I have more in progress, but I don’t want to give too much away. Just a sneak peek:

I think one of my gift recipients might be able to guess which is hers by the color. But she doesn’t know what it is!

How about you? What are you making for the holidays? And how far do you have left to go?

baking day

Yesterday was baking day in the uglythreads household. My husband had a cookie carry-in at work, and I had a wicked craving for some homemade sugar deliciousness. To wit:
chocchipChocolate chip cookies. Classic and delicious, I used mini and jumbo chips to increase the chocolaty goodness. I adapted from the New York Times recipe here. I used regular AP flour, and mini & jumbo semi-sweet chocolate chips instead of “bittersweet chocolate disks or fèves” which I assume is foodie for “chocolate chips that are much more expensive than the ones currently on special at the local foodmart” (2 for $4!)

I also made a treat to keep at home. We’ve always called these “Seven Layer Bars” though that’s a misnomer, because it only contains six ingredients. Some internet research tells me these are also sometimes called “Magic Bars” and may have originally included butterscotch chips. The recipe is super easy, and yields this gooey wonder:


Seven Layer Bars:
melt a stick of butter in a 9×13 baking dish
crush a package (about 8) of graham crackers, and pour in the dish with the butter. Mush it down into an even layer with your fingers.

Next open up a can of sweetened condensed milk and pour evenly over the graham cracker layer. Next comes a layer of chocolate chips, followed by one of shredded coconut, followed by nuts (I use walnuts, you can also use pecans, cashews, macadamia nuts, whatever) then pop it in an oven at 350°F for about 20 minutes, it until the coconut gets toasty.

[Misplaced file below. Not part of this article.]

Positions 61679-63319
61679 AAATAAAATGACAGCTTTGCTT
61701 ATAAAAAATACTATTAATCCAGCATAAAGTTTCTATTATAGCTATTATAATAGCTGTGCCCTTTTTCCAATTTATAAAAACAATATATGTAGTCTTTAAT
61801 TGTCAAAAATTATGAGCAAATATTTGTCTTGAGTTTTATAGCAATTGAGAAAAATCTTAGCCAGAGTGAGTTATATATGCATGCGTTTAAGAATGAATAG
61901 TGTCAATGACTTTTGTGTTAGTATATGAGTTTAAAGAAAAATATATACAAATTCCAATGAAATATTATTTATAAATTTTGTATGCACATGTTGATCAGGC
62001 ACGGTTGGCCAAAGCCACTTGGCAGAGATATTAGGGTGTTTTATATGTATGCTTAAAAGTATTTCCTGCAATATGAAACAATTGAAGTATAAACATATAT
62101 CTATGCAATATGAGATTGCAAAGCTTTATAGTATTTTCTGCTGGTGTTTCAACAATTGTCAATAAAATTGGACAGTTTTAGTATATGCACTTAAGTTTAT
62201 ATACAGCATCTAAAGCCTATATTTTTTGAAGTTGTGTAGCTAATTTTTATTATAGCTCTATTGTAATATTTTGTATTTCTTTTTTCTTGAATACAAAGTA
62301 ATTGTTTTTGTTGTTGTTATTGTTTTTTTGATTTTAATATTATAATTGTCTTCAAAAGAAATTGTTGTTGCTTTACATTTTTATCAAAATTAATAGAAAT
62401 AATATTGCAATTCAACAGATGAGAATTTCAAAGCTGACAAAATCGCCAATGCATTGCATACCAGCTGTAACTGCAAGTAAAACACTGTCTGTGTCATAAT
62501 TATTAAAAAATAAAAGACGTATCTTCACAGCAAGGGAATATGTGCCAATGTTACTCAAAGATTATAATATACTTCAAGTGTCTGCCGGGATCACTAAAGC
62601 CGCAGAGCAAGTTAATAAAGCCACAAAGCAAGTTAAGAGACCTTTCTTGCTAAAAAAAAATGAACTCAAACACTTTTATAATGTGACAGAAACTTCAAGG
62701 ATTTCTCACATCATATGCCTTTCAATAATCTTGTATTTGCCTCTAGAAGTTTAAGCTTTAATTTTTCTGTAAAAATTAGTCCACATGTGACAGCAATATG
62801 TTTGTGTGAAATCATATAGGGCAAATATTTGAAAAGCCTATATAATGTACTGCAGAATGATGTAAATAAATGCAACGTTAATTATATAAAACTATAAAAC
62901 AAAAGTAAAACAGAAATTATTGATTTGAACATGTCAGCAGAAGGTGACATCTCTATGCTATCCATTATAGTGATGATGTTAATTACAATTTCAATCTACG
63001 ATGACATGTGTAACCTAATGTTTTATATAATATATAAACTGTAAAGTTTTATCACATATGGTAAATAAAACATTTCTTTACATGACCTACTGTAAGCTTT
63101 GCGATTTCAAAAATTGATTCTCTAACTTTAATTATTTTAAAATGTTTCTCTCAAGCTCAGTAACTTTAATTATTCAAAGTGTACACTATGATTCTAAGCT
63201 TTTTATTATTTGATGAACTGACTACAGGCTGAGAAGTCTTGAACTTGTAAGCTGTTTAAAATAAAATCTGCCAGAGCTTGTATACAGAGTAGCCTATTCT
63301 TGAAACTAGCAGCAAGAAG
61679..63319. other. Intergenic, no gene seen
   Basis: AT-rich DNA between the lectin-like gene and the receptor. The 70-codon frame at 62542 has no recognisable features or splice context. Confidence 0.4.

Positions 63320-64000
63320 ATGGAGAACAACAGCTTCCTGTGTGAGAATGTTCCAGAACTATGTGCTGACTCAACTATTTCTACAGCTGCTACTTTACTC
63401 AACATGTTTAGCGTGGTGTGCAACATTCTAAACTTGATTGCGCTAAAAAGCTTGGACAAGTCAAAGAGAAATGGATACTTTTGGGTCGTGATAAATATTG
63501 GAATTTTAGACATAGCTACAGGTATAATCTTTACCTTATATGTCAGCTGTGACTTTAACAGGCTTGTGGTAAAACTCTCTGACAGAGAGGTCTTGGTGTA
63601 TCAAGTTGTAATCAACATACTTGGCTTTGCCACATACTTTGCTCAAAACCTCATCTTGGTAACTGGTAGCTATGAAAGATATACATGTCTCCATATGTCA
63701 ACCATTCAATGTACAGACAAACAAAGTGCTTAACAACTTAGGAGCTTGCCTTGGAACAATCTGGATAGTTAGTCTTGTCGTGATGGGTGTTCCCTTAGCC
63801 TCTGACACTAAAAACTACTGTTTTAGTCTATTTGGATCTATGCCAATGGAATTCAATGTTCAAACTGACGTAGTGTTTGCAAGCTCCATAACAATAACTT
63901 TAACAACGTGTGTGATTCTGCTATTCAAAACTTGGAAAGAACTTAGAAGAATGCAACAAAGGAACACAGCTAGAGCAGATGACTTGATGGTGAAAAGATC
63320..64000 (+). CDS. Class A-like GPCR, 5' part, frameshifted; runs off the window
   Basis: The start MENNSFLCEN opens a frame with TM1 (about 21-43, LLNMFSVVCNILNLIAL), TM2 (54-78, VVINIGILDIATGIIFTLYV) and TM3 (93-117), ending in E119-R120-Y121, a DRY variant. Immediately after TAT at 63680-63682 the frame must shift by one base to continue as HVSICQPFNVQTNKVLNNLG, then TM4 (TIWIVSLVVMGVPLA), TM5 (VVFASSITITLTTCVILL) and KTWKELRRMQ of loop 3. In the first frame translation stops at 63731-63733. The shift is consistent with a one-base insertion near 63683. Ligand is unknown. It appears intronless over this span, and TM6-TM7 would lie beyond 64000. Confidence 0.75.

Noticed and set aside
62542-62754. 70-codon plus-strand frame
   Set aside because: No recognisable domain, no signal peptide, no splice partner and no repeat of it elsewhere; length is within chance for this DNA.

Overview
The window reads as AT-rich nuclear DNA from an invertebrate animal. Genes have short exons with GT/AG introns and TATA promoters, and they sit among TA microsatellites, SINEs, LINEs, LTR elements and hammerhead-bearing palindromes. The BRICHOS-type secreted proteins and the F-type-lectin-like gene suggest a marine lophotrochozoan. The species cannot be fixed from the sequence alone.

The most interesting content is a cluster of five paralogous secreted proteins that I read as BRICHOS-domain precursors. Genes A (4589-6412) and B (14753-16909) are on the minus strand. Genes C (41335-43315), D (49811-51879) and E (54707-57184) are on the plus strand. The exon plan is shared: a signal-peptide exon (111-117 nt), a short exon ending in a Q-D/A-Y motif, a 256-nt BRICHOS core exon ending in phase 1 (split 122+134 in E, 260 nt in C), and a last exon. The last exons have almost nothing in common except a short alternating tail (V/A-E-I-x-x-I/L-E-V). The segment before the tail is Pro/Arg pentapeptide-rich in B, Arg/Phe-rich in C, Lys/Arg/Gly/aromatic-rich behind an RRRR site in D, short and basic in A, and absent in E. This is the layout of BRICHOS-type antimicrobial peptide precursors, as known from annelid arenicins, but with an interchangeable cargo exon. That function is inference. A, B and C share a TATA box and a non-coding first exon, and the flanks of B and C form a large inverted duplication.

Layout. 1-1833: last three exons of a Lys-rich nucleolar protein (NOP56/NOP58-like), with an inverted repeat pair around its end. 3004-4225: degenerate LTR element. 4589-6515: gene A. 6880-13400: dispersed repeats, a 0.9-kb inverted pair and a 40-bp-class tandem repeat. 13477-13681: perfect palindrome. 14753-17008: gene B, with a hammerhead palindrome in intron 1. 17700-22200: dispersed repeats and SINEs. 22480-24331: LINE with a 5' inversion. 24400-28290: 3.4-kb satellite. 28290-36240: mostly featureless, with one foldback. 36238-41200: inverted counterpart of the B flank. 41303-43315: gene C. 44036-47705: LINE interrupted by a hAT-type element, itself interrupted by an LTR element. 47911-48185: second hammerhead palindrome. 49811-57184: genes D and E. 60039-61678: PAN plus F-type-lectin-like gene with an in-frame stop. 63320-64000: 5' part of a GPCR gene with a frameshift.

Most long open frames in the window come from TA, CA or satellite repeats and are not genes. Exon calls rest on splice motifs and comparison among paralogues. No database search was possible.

Let it cool a bit to set up, and then cut into bars and eat with a big ol’ glass of milk. Holiday baking: accomplished.




Check it out! Approximately 22 ounces of homemade baby food (carrots, if you’re curious) batched up & ready for the freezer. Yeah, I’m that kind of mom. Tomorrow we’ll have something much less healthy: xmas baking.




There is nothing like sleep to make a new mom feel insecure. When the baby (and by extension mommy) isn’t getting enough sleep, everything else comes into question. Is it because she’s not nursing enough? too much? Should I cut out dairy or soy or peanut butter? Add solids? Maybe I need to let her cry for a few minutes, or maybe that will make it worse.

You question your bedtime routine, your daytime activities, your feeding, napping and your relationship. Sometimes, at four in the morning you question your sanity and fitness to parent.

The crazy part is, you do this even when you should know better. I’ve read books and blogs that warned about the 4-month sleep regression. And for most of the past month, I’ve kept perspective & as positive an attitude that one can muster on 3-5 hours of sleep nightly. But last week I just lost it and had a good cry right along with the baby.

The hubbs stepped in and took baby duty for a night, and I can’t tell you what a difference it made. For everyone, really, because even though we’re not sleeping all night every night, the Wiggles has at least stopped screaming every time I put her in the crib. She and I seem to have been in some kind of negative feedback loop that required outside intervention to fix.

All this is a roundabout way of saying I’m sorry I haven’t updated in a while, but now that I’m clocking more than two consecutive hours of sleep on the regular, I will remedy that. Christmas knitting and baking time is upon us. We’ll talk about that next.